WAKE FOREST STUDENTS MOVE IN TO RESIDENCE HALLS – New students will move into their Wake Forest residence halls on Wednesday, Aug. 20. Part of the group of new students will include eight freshmen who will live in the university’s new “Technology Quarters,” in Luter Residence Hall. The students will learn about new technology, share technical expertise with one another and occasionally help the university test new equipment that is being considered for use on campus. Students will begin arriving for move-in day around 8 a.m. For more information on Technology Quarters, contact Jacob McConnico at email@example.com or 336-758-5237. To arrange coverage of move-in day, contact the News Service.
FALL SEMESTER STARTS AUG. 27 – Classes for Wake Forest’s fall semester will begin Aug. 27.
HOW CHILDREN CAN FIND THEIR SOCIAL NICHE – A new school year means new social groups for many students. Two Wake Forest professors can provide suggestions for how children can find their social niche. Children are more likely to be accepted by their peers if they show interest in another person, says Mark Leary, professor of psychology at Wake Forest and author of “Interpersonal Rejection.” Showing kindness to others is another way to make new friends, says Samuel Gladding, chairman of the Wake Forest counseling department and president-elect of the American Counseling Association. To arrange interviews, contact Cheryl Walker at firstname.lastname@example.org or 336-758-5237. More back-to-school story ideas can be found here.
HOW DO BETTA FISH CHOOSE A MATE? – Students in Professor of Biology Bill Conner’s summer class on animal behavior are studying what traits attract the female betta fish to a male betta. Their research does not involve scribbled notes or clumsy folders, however. They are using hand-held computers that allow them to use a touch-screen to enter data. A software program written by Wake Forest staff members specifically for the class compiles the data into a spreadsheet that the students can then convert to an ethogram, a graphic representation of an animal’s behavior. Conner says the technology has allowed for faster and more accurate research. The class ends Aug. 8, but students will be using the technology in various ways throughout the fall semester. To arrange coverage of the animal behavior class, contact the News Service.
DEEP SOUTH TOUR RETURNS HOME – Fifteen Wake Forest students who participated in the university’s two-week travel tour of the Deep South will return to campus Aug. 8. The class, “Social Stratification in the American Deep South,” was designed by Earl Smith, chairman of the sociology department, and Angela Hattery, associate professor of sociology, to help students better understand social, economic and political issues in the South. The group has traveled by bus from Atlanta to the Mississippi Delta through cities, towns and rural areas in five southern states. Online journals posted on the university’s Web site chronicle their experiences. To arrange coverage of their return and interviews with the students or faculty, contact Cheryl Walker at email@example.com or 336-758-5237.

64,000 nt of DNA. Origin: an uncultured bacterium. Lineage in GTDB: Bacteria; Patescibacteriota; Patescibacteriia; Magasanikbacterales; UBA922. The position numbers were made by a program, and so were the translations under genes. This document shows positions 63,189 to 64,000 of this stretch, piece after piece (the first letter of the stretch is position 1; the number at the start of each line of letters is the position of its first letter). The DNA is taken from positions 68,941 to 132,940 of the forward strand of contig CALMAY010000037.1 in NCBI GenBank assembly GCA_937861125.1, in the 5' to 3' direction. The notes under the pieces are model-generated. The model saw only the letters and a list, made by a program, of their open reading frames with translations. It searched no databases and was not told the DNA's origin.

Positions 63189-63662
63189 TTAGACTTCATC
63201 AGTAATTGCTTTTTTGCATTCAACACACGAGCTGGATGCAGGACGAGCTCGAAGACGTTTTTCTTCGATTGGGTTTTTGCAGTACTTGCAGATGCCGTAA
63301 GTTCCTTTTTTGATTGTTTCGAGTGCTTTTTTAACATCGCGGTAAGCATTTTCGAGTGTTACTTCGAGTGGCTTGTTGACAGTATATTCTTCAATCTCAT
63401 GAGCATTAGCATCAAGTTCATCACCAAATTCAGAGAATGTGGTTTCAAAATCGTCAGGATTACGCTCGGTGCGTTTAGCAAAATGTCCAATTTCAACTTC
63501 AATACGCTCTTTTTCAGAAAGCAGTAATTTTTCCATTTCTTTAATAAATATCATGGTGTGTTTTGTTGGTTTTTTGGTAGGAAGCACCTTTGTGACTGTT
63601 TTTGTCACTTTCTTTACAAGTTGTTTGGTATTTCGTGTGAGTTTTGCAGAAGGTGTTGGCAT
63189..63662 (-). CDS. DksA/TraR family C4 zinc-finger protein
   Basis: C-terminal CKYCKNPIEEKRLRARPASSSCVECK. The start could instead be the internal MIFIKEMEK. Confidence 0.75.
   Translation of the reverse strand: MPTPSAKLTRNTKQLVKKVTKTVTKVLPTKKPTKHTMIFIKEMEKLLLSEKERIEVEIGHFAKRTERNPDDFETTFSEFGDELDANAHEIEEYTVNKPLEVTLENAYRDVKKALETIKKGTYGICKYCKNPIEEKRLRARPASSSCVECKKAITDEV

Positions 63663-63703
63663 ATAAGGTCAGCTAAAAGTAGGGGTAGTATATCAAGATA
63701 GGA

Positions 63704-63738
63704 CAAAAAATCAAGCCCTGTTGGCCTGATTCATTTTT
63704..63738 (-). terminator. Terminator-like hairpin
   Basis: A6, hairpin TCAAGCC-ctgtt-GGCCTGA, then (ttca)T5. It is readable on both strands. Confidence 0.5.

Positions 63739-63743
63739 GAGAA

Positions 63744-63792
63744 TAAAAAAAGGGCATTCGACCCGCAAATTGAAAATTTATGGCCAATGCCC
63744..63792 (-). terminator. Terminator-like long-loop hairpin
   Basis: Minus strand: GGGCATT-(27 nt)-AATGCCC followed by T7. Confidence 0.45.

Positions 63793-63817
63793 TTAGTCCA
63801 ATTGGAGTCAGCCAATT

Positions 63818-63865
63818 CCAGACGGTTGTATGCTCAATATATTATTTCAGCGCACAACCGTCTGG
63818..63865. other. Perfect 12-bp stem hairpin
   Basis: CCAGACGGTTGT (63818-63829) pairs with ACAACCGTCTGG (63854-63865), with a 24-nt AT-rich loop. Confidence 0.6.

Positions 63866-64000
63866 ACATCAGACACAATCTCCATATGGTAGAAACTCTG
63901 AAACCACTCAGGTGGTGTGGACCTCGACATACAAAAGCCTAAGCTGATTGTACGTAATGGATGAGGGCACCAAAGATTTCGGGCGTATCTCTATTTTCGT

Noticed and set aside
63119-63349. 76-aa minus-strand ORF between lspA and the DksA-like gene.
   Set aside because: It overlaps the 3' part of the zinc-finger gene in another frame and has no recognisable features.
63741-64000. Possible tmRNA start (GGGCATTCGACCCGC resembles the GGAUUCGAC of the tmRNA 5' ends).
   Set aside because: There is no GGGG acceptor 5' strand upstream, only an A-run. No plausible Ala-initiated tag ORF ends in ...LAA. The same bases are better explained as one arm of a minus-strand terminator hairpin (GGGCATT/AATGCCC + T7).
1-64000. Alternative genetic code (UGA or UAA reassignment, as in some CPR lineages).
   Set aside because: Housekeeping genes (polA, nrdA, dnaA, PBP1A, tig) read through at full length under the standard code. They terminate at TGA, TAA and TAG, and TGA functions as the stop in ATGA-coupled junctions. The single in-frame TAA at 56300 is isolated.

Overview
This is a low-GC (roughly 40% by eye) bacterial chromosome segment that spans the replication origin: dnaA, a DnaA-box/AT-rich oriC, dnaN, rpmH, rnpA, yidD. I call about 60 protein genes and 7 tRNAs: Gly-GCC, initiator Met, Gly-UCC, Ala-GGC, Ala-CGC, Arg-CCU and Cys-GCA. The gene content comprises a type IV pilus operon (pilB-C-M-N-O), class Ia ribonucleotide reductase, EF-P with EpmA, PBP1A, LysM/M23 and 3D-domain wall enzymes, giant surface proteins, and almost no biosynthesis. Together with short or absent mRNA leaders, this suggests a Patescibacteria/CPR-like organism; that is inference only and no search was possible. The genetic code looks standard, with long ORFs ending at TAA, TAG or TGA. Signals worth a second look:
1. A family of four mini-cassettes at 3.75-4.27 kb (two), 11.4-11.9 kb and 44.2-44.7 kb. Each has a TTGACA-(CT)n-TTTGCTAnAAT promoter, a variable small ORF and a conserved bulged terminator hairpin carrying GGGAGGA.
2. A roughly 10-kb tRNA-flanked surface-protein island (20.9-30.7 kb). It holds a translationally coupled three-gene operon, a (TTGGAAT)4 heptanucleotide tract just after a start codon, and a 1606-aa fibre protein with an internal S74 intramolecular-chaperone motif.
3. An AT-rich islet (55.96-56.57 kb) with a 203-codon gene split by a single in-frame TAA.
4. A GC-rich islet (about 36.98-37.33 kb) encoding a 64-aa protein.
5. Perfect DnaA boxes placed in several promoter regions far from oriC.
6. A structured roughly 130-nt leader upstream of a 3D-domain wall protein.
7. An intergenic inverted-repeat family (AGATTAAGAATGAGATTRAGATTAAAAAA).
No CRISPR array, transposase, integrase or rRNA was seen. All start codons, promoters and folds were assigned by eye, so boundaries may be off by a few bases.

THE ART OF MAKING ROOMMATE ASSIGNMENTS – The Residence Life and Housing staff at Wake Forest sorts through hundreds of housing agreements by hand each year, looking to make perfect matches for students who often have never shared a room with another person or even been away from home for an extended period of time. “The incoming students fill out a short preference sheet with questions about things like study habits and smoking,” says Connie Carson, director of Residence Life and Housing. “We try to match most of their preferences, but we intentionally try to put students together who have some differences. It’s part of the first-year experience.” With some help from software programs, housing staff tries to match North Carolina students with students from other states. When all out-of-state students have been matched, housing staff works to match students from rural areas with those from urban parts of the state. Since first-year students at Wake Forest are not allowed to choose a particular roommate or residence hall, the staff has the challenge of making decisions about all incoming students. Carson says the task can be extremely challenging, especially because students’ preferences tend to change significantly during the summer before their freshman year. To arrange an interview, please contact Jacob McConnico at firstname.lastname@example.org or 336-758-5237.
RECEIVE WAKE FOREST NEWS IN YOUR E-MAIL – Reporters and editors may receive the Wake Forest News Service weekly tip sheet and story ideas directly in their e-mail. To add your name to our e-mail distribution list, or to comment about the weekly media tip sheet, contact Sarah Mansell at email@example.com or 336-758-5237.
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